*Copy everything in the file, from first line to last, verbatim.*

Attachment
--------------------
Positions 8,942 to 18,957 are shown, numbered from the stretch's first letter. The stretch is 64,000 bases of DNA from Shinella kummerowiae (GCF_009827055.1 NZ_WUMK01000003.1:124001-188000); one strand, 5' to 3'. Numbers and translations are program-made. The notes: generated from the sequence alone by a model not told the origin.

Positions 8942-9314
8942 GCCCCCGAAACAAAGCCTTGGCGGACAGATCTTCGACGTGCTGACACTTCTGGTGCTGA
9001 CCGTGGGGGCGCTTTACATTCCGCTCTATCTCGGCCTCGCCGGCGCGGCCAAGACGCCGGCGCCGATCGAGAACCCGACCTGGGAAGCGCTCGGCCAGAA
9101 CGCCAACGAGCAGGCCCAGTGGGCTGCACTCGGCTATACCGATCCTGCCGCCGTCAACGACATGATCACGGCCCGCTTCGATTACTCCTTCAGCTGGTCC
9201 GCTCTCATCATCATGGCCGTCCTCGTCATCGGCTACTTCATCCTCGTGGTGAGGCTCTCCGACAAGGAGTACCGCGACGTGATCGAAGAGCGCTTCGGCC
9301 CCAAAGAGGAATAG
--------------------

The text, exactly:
Positions 8,942 to 18,957 are shown, numbered from the stretch's first letter. The stretch is 64,000 bases of DNA from Shinella kummerowiae (GCF_009827055.1 NZ_WUMK01000003.1:124001-188000); one strand, 5' to 3'. Numbers and translations are program-made. The notes: generated from the sequence alone by a model not told the origin.

Positions 8942-9314
8942 GCCCCCGAAACAAAGCCTTGGCGGACAGATCTTCGACGTGCTGACACTTCTGGTGCTGA
9001 CCGTGGGGGCGCTTTACATTCCGCTCTATCTCGGCCTCGCCGGCGCGGCCAAGACGCCGGCGCCGATCGAGAACCCGACCTGGGAAGCGCTCGGCCAGAA
9101 CGCCAACGAGCAGGCCCAGTGGGCTGCACTCGGCTATACCGATCCTGCCGCCGTCAACGACATGATCACGGCCCGCTTCGATTACTCCTTCAGCTGGTCC
9201 GCTCTCATCATCATGGCCGTCCTCGTCATCGGCTACTTCATCCTCGTGGTGAGGCTCTCCGACAAGGAGTACCGCGACGTGATCGAAGAGCGCTTCGGCC
9301 CCAAAGAGGAATAG